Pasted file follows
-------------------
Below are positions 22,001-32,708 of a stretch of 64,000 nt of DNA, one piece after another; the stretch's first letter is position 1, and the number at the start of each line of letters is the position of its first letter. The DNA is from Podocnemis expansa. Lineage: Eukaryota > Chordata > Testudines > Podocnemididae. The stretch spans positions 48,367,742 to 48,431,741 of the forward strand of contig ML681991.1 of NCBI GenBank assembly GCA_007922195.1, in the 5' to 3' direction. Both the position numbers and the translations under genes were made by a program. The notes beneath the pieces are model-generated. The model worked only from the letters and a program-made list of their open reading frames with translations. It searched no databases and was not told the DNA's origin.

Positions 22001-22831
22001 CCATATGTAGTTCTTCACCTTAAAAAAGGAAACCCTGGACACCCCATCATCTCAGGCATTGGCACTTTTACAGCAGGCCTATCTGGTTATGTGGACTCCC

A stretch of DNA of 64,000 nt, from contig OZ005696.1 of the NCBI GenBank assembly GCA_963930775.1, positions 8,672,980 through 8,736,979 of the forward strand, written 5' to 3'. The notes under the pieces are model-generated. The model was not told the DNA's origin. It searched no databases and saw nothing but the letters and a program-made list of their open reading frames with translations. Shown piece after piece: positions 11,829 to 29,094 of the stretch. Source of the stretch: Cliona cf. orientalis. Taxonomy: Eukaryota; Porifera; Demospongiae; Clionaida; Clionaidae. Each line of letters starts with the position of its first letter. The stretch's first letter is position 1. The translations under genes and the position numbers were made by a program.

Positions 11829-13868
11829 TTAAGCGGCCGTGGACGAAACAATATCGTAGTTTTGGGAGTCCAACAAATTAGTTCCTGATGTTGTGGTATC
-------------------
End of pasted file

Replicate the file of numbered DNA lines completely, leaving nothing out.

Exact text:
Below are positions 22,001-32,708 of a stretch of 64,000 nt of DNA, one piece after another; the stretch's first letter is position 1, and the number at the start of each line of letters is the position of its first letter. The DNA is from Podocnemis expansa. Lineage: Eukaryota > Chordata > Testudines > Podocnemididae. The stretch spans positions 48,367,742 to 48,431,741 of the forward strand of contig ML681991.1 of NCBI GenBank assembly GCA_007922195.1, in the 5' to 3' direction. Both the position numbers and the translations under genes were made by a program. The notes beneath the pieces are model-generated. The model worked only from the letters and a program-made list of their open reading frames with translations. It searched no databases and was not told the DNA's origin.

Positions 22001-22831
22001 CCATATGTAGTTCTTCACCTTAAAAAAGGAAACCCTGGACACCCCATCATCTCAGGCATTGGCACTTTTACAGCAGGCCTATCTGGTTATGTGGACTCCC

A stretch of DNA of 64,000 nt, from contig OZ005696.1 of the NCBI GenBank assembly GCA_963930775.1, positions 8,672,980 through 8,736,979 of the forward strand, written 5' to 3'. The notes under the pieces are model-generated. The model was not told the DNA's origin. It searched no databases and saw nothing but the letters and a program-made list of their open reading frames with translations. Shown piece after piece: positions 11,829 to 29,094 of the stretch. Source of the stretch: Cliona cf. orientalis. Taxonomy: Eukaryota; Porifera; Demospongiae; Clionaida; Clionaidae. Each line of letters starts with the position of its first letter. The stretch's first letter is position 1. The translations under genes and the position numbers were made by a program.

Positions 11829-13868
11829 TTAAGCGGCCGTGGACGAAACAATATCGTAGTTTTGGGAGTCCAACAAATTAGTTCCTGATGTTGTGGTATC